Monday’s meeting will “serve as a milestone ahead of the US president’s expected visit to the Middle East.”
Diplomats from the United States, Israel and four Arab countries convened in Bahrain Monday, three months after they vowed to boost cooperation at a landmark meeting in Israel.
“We’re trying to build a new regional framework… and tangible initiatives that can put flesh on the bones of the Negev forum,” said Yael Lempert, the Principal Deputy Assistant Secretary of State for Near Eastern Affairs.
Working groups will investigate cooperation in six areas, including security, clean energy and food and water security.
A joint statement also expressed the group’s support for a negotiated settlement to the Palestinian-Israeli conflict.
“It’s a very holistic approach, towards trying to advance this goal of building a new architecture that really has meaningful results,” Lempert told reporters.
The talks in the Bahraini capital Manama brought together foreign ministry officials from the United Arab Emirates, Bahrain and Morocco, which all normalised ties with the Jewish state in 2020, and from Egypt, which made peace with Israel in 1979.
In March, they met for the first time on Israeli soil in the Sde Boker kibbutz in the Negev desert, with US Secretary of State Antony Blinken joining his counterparts.
The UAE and Bahrain forged ties with Israel under the Abraham Accords, brokered by former US president Donald Trump
. Morocco then re-established relations with Israel under a separate Trump-brokered agreement.
The Abraham Accords infuriated the Palestinians, who argued that they marked a betrayal of a decades-old Arab consensus to isolate Israel until it agrees to the establishment of a Palestinian state, with its capital in east Jerusalem.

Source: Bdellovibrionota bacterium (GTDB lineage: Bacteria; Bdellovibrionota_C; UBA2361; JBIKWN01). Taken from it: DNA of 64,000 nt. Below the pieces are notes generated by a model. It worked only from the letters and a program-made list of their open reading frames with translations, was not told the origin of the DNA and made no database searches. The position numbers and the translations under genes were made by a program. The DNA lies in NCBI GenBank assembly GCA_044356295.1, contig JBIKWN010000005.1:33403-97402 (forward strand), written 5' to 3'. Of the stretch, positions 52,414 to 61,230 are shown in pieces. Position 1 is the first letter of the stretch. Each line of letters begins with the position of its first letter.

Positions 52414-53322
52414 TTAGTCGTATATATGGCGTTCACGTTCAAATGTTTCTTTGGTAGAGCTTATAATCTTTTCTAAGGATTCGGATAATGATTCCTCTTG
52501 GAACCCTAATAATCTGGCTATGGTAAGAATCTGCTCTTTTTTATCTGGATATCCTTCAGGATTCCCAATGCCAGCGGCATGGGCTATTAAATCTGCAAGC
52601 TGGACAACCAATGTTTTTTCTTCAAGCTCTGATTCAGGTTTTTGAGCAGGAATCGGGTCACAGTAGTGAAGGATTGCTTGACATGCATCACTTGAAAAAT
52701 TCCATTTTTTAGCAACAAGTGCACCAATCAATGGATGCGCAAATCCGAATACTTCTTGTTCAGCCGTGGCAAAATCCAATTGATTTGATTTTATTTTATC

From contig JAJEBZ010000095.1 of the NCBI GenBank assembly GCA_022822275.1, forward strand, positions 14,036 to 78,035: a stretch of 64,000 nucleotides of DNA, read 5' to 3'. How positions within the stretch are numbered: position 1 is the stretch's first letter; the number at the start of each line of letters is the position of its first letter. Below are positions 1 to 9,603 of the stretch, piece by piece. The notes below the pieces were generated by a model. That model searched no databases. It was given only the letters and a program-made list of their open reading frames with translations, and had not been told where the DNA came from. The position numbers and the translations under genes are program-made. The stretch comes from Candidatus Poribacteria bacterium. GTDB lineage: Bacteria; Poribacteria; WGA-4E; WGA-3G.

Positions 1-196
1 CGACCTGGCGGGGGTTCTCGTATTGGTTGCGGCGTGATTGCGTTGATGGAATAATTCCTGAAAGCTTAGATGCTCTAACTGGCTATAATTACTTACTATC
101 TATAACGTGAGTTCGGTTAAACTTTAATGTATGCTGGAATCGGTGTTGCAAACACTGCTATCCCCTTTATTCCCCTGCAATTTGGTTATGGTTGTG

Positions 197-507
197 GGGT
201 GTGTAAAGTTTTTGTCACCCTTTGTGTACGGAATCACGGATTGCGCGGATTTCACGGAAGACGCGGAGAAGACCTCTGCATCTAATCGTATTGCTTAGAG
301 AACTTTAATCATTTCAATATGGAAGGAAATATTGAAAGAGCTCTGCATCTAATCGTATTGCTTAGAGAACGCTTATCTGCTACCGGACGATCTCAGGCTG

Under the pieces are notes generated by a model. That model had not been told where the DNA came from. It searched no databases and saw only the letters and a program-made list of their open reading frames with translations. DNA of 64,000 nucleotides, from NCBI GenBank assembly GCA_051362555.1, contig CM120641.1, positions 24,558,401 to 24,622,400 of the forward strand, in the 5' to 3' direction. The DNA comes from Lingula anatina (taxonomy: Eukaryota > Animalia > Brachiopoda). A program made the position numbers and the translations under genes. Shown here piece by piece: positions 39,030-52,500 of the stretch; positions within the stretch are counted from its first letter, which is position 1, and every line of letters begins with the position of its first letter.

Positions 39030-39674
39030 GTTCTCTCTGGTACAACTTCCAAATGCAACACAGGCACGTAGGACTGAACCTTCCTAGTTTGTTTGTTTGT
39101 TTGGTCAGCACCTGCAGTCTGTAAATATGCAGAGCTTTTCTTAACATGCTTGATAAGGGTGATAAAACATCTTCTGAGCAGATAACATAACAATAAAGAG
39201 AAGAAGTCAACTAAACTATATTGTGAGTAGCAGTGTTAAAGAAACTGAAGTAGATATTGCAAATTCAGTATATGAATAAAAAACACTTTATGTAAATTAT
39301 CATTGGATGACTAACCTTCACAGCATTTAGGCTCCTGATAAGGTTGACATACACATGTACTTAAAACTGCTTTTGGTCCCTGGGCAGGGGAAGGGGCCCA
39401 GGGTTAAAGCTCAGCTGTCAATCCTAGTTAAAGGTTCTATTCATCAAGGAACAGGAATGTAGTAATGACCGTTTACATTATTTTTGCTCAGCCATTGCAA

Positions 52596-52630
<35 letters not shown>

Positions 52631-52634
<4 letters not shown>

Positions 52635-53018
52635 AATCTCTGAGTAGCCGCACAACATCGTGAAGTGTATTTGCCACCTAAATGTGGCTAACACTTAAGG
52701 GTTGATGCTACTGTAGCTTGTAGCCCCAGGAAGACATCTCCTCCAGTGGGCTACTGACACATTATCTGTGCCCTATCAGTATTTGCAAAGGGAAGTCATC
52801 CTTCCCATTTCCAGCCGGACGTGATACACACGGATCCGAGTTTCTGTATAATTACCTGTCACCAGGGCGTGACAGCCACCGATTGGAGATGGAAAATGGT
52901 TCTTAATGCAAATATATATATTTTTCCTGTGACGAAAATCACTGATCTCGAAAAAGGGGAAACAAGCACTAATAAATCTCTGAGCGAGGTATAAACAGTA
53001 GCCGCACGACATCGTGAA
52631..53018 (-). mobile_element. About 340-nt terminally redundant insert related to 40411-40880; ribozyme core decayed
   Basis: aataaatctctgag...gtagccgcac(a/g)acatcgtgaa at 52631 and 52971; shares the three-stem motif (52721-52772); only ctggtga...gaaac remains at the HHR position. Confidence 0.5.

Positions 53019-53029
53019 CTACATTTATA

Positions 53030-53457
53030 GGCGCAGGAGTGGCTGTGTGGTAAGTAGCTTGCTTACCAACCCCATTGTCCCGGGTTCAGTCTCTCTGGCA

Washington has said it wanted the meeting to be annual and to include the Palestinian Authority and Jordan, another Arab nation that recognises Israel, but which has seen rising criticism over the status of Jerusalem.
Blinken has voiced strong support for the Abraham Accords but cautioned at the Negev meeting that they cannot replace Israeli-Palestinian peace-building.
The meetings aim to deepen cooperation on areas including water, tourism, health, energy, food security and on regional security.
Israel has also found common cause with Gulf Arab states in their tense relationship with Iran’s Shia clerical state.
Monday’s “meeting will also serve as a milestone ahead of the US president’s expected visit to the Middle East,” the Israeli foreign ministry said in a statement.
President Joe Biden
will travel to Israel, the Israeli-occupied West Bank and Saudi Arabia from July 13 to 16, his first trip to the Middle East since taking office.
Once there, he will attend a Gulf Cooperation Council summit with leaders from Saudi Arabia, the UAE, Qatar, Bahrain, Kuwait and Oman, joined by the leaders of Egypt, Iraq and Jordan, a US official said.